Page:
Ed Kenney with his team flew all the way from Hawaii and demonstrated on building an Imu, a traditional Hawaiian underground cooking pit just like a New Zealand’s Hangi. As the ukulele serenading in the background, Ed prepared whole lamb rubbed with Pa’akai (red sea salt), Pa’i ‘ai (hand-pounded taro paste) and limu (seaweed). The food was then lowered into the fire pit, covered with banana leaves then fully sealed with damp hessian sacks. The food was now left to be cooked for 3 to 4 hours untouched. Ed concluded the class by inviting the crowd to hold hands, as he broke into a Hawaiian tune, a ceremonial song thanking the land, the earth and the food.

The group was led to the SMEG kitchen where two cooking demonstrations were presented by Matt Wilkinson and Michael Stadtländer from Canada. Keeping it simple is the key, Matt whisked up a summer salad of zucchini, corn with smoked yoghurt, wattleseed and herb emulsion. He demonstrated the easy way to whisk up a hollandaise sauce by simply soft-boiling the eggs first.

Matt Wilkinson's Hollandaise Sauce
3 eggs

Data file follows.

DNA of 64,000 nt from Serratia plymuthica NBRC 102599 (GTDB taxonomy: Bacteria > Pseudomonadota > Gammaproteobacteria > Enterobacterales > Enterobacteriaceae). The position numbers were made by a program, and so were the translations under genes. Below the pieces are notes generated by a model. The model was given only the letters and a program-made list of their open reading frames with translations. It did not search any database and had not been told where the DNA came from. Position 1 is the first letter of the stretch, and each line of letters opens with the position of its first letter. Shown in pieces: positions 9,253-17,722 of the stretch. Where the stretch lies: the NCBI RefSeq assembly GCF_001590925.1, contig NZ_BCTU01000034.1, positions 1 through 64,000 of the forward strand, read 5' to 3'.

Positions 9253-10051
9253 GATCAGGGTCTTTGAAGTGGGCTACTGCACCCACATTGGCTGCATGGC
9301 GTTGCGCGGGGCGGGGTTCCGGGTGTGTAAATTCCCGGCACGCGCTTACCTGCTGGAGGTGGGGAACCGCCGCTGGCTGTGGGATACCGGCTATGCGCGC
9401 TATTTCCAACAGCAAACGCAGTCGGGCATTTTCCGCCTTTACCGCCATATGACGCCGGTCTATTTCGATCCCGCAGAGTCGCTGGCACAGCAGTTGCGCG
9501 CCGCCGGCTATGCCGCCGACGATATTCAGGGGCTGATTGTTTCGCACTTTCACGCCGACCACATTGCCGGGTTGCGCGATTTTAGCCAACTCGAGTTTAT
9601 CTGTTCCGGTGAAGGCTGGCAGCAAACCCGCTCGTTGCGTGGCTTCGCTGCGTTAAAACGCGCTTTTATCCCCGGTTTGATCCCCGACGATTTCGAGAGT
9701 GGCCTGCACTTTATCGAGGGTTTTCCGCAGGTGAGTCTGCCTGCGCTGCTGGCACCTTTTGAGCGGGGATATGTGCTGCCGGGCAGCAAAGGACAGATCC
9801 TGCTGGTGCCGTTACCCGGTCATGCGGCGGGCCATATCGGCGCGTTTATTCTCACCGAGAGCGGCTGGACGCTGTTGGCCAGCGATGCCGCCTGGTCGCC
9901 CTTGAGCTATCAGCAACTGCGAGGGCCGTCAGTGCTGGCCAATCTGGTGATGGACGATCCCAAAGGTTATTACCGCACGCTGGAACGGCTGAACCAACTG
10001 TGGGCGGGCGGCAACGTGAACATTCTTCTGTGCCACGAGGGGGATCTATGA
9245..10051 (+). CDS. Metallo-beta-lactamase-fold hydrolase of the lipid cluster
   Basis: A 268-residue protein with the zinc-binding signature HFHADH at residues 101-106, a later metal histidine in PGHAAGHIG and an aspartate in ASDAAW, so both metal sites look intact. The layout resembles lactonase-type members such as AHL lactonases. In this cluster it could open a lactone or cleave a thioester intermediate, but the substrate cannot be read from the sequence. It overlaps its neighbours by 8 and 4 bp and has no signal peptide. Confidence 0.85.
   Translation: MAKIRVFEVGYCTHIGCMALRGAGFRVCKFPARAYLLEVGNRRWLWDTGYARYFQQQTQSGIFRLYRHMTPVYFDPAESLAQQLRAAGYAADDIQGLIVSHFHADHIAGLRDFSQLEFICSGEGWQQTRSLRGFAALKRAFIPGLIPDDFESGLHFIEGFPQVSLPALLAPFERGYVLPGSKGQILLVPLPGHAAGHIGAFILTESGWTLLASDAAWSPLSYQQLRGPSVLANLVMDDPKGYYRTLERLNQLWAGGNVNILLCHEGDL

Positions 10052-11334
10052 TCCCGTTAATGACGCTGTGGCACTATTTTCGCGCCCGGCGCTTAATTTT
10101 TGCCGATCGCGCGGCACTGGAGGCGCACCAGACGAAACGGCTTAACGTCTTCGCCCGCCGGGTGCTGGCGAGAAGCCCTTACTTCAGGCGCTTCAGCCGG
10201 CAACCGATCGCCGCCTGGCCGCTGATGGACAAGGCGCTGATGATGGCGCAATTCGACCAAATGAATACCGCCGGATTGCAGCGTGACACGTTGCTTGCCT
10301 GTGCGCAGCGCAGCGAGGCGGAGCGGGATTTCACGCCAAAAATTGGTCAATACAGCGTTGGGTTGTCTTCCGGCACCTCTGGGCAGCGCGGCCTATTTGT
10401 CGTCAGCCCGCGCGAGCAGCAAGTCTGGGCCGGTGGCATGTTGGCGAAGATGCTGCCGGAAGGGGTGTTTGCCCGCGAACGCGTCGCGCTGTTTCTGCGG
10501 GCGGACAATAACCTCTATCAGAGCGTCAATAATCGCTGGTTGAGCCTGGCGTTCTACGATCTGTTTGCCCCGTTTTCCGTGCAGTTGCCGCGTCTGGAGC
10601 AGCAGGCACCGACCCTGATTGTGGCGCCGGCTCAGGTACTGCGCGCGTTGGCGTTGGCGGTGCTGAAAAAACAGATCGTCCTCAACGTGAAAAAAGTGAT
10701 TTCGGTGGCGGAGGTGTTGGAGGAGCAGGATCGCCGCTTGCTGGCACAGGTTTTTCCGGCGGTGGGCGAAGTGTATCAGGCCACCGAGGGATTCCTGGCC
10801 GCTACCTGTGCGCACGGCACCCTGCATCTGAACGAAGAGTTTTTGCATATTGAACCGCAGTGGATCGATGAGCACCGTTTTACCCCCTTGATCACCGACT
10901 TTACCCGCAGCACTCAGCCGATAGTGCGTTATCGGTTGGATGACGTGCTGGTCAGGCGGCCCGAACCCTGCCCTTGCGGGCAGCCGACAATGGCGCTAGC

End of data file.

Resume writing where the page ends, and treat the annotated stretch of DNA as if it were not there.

1 tsp Dijon mustard
1 tbsp chardonnay vinegar
250g unsalted butter, melted
2 tbsp soft herbs, chopped (such as basil, tarragon, parsley, chervil)
salt and pepper

1. Add eggs in a saucepan and fill with water until the eggs are fully submerged, bring to boil then start timer for 3.5 minutes. Remove and drain, then scrape the soft-boiled eggs into a bowl of a blender.

2. Add mustard and vinegar, blitz using a hand blender until well mixed. Continue blitzing while slowly drizzle the melted butter into the mixture to emulsify.

3. Add the herbs, stir well and season to taste.

Michael Stadtlander prepared a dessert by using local produce, served inside cox orange apple, it was filled with passionfruit mousse, sauvignon jelly.